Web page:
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gray-a girl

Wondering how most people use asexual words? Poll

Definitions and word Use Poll  

124 members have voted

  1. 1. How do you define asexual?

    • Anyone on the asexual spectrum
      20
    • Anyone on the asexual spectrum but also at the same time, it's own distinct orientation
      65
    • Narrowly. Can't have a libido. Also, excluding demisexuals, gray-as, cupiosexuals, etc.
      2
    • Narrowly. May or may not have a libido. Also, excluding demisexuals, gray-as, cupiosexuals, etc
      36
  2. 2. Do you find the term aspec (or asexual spectrum) useful/good for people to use, vs. the black and white only terms of asexual vs sexual?

    • Yes- and I use it.
      54
    • Yes- and other people can use it. I just don't.
      46
    • No
      23
  3. 3. How do you define Ace?

    • Anyone on the asexual spectrum.
      83
    • Narrowly. Can't have a libido. Also, excluding demisexuals, gray-as, cupiosexuals, etc.
      0
    • Narrowly. May or may not have a libido. Also, excluding demisexuals, gray-as, cupiosexuals, etc
      40


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gray-a girl

Well, after realizing that the way I've been using asexual is not the way some other people have been using the term, and noticing that there seems to be a big variation in how people use it, I am just wondering how most people use certain terms. What way does the majority use it? You look up definitions for things on google or AVEN, but it doesn't give you the nuances of how these terms are used. Depending on how people are using the terms, I am thinking of changing the way I use one of them, at least here on AVEN.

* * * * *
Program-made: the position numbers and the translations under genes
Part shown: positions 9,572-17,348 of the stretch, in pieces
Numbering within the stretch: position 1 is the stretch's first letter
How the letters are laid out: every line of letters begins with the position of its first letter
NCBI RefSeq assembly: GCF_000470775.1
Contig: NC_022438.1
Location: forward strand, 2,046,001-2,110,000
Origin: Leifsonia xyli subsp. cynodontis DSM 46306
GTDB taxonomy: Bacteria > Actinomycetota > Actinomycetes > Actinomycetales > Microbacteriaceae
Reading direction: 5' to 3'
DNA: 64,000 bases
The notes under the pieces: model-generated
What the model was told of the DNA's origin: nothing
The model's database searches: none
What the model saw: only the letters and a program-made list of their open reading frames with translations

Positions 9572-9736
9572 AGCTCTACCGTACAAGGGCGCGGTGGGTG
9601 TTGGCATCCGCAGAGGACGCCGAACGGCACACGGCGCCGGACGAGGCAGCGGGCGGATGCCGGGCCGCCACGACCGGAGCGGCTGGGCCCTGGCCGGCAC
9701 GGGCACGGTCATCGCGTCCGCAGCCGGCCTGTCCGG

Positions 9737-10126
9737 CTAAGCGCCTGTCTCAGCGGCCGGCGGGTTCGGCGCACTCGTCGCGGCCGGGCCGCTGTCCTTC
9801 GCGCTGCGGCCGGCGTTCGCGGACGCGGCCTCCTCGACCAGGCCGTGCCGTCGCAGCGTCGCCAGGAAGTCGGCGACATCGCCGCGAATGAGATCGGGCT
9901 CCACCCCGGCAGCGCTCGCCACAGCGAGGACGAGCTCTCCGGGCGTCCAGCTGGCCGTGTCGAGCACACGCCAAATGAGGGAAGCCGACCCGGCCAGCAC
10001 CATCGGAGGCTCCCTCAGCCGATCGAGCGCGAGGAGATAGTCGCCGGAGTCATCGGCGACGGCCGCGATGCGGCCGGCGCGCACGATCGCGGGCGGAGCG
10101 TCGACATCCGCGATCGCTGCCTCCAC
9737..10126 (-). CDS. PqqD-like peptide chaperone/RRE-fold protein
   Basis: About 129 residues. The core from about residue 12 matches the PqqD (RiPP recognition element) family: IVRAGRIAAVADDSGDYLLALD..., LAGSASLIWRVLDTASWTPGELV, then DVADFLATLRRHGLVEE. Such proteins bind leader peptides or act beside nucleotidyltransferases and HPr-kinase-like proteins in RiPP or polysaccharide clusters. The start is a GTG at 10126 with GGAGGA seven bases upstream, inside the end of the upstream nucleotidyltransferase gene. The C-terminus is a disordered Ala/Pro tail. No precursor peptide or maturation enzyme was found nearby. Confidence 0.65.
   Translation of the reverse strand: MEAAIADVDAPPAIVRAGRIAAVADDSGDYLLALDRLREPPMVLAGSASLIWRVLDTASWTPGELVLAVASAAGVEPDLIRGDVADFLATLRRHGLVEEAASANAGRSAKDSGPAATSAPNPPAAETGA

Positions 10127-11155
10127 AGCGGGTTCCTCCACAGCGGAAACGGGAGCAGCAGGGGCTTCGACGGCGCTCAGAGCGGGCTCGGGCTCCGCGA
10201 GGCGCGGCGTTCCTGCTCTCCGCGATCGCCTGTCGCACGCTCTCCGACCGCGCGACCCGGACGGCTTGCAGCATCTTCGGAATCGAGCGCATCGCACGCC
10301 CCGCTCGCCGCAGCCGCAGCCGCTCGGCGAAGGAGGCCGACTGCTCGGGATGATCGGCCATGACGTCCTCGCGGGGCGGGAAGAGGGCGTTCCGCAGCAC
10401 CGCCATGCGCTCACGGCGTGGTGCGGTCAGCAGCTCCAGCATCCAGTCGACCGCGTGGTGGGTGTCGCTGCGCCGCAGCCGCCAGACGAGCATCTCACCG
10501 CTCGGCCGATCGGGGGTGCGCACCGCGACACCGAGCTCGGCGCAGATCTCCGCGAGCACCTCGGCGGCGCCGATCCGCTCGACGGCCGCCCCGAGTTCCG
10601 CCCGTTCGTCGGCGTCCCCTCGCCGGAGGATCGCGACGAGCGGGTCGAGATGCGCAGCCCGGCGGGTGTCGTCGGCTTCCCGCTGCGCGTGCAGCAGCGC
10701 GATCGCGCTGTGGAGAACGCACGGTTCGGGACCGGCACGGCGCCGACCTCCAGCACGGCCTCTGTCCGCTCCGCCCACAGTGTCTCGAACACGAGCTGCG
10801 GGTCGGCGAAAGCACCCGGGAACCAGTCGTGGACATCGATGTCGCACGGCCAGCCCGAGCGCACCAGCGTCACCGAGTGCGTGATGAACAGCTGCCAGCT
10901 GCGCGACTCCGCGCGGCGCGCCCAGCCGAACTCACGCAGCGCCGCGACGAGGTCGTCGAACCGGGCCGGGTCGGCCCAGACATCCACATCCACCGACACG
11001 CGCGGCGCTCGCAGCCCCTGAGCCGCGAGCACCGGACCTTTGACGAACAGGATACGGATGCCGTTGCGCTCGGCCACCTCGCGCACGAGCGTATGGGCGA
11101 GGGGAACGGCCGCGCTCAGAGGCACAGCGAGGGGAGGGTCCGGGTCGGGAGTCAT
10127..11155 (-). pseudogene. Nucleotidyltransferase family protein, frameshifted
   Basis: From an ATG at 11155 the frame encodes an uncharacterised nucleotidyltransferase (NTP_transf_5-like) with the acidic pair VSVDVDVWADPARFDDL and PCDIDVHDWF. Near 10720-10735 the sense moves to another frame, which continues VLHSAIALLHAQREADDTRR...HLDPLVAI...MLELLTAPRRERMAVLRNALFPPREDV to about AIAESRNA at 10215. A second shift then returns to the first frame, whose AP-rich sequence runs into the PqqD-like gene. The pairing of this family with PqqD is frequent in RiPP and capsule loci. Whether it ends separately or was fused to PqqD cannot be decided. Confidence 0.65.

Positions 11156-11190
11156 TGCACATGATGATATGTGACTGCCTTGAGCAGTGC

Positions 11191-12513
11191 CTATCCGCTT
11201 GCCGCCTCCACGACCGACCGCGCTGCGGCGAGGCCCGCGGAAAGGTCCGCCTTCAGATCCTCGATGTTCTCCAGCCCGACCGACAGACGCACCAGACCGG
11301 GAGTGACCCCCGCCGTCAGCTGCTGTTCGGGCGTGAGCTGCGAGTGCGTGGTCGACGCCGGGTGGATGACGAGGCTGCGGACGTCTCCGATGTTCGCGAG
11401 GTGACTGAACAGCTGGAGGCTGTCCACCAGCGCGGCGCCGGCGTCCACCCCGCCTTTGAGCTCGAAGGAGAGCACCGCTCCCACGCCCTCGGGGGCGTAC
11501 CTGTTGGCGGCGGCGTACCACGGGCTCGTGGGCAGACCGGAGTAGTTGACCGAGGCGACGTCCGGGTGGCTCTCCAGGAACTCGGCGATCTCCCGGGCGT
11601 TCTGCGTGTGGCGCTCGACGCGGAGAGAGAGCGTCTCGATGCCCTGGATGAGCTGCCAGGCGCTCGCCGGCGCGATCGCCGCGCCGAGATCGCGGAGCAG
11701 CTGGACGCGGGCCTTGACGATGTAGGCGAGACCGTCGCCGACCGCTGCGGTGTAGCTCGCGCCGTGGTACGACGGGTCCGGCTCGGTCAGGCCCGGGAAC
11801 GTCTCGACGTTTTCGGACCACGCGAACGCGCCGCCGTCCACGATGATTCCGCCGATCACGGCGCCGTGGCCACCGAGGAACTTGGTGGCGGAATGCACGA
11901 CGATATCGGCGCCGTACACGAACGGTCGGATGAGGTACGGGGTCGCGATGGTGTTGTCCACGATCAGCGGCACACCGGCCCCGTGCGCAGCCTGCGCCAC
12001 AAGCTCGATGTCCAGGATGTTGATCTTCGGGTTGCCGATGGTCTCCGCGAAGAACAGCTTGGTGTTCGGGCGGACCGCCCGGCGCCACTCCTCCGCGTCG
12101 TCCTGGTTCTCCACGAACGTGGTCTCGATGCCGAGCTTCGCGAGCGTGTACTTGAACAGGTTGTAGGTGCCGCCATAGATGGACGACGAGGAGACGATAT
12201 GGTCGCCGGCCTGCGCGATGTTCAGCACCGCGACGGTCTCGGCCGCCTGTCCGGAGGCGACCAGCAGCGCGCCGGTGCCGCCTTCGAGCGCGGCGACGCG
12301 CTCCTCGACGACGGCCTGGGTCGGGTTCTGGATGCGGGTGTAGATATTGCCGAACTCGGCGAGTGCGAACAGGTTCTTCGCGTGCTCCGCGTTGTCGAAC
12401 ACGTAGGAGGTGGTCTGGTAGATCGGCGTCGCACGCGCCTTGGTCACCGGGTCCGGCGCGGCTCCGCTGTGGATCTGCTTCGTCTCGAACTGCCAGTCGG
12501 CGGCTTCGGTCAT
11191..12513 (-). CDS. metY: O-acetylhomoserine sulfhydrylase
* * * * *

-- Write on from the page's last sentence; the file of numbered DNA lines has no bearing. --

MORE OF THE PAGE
I know this is bordering on a controversial topic, so let's please keep things civil if possible! No invalidating please! (Since invalidating is against the rules).

I do seem to come up with controversial or close to controversial topics...but a lot of that, I think, is because my orientation is controversial.

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Star Lion

From my perspective, I think AVEN is the only place where there are multiple people who don’t use aspec. I don’t like that it’s such an unpopular opinion but I’m pretty sure us that don’t like “aspec” are in a very small minority

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gray-a girl
12 minutes ago, Star Lion said:

From my perspective, I think AVEN is the only place where there are multiple people who don’t use aspec. I don’t like that it’s such an unpopular opinion but I’m pretty sure us that don’t like “aspec” are in a very small minority

Good point, to say that AVEN is just one part of the asexual/aspec community. There are other communities too, that may feel differently.

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gray-a girl

I am pleasantly surprised that, so far, most people are using the term "asexual" to mean, on the asexual spectrum (and most also at the same time use it to mean its own distinct orientation). Also pleasantly surprised that most people support the term aspec. From some of the posts I got on my threads, I didn't expect this.

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CharCharChar

Thanks for making this poll. I was just talking to someone about how it seems like more people (including myself) are using ace to mean "ace and/or aspec" and how I saw someone complain that this invalidates asexuality by conflating it with the spectrum. And how LGBT+ nonfiction books are defining ace as the asexuality spectrum.